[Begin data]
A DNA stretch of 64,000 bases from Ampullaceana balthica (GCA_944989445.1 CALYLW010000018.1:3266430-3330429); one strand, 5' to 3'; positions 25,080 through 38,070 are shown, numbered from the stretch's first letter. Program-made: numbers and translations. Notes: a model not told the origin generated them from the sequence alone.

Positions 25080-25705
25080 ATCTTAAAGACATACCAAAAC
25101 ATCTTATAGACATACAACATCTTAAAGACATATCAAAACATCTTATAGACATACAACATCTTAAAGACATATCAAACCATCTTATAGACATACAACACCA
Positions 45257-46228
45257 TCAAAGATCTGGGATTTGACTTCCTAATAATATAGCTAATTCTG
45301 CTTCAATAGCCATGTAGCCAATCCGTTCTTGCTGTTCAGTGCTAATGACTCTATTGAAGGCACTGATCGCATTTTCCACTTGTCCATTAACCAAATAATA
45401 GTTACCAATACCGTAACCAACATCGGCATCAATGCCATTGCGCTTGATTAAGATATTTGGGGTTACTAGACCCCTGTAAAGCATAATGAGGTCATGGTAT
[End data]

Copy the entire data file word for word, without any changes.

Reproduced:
A DNA stretch of 64,000 bases from Ampullaceana balthica (GCA_944989445.1 CALYLW010000018.1:3266430-3330429); one strand, 5' to 3'; positions 25,080 through 38,070 are shown, numbered from the stretch's first letter. Program-made: numbers and translations. Notes: a model not told the origin generated them from the sequence alone.

Positions 25080-25705
25080 ATCTTAAAGACATACCAAAAC
25101 ATCTTATAGACATACAACATCTTAAAGACATATCAAAACATCTTATAGACATACAACATCTTAAAGACATATCAAACCATCTTATAGACATACAACACCA
Positions 45257-46228
45257 TCAAAGATCTGGGATTTGACTTCCTAATAATATAGCTAATTCTG
45301 CTTCAATAGCCATGTAGCCAATCCGTTCTTGCTGTTCAGTGCTAATGACTCTATTGAAGGCACTGATCGCATTTTCCACTTGTCCATTAACCAAATAATA
45401 GTTACCAATACCGTAACCAACATCGGCATCAATGCCATTGCGCTTGATTAAGATATTTGGGGTTACTAGACCCCTGTAAAGCATAATGAGGTCATGGTAT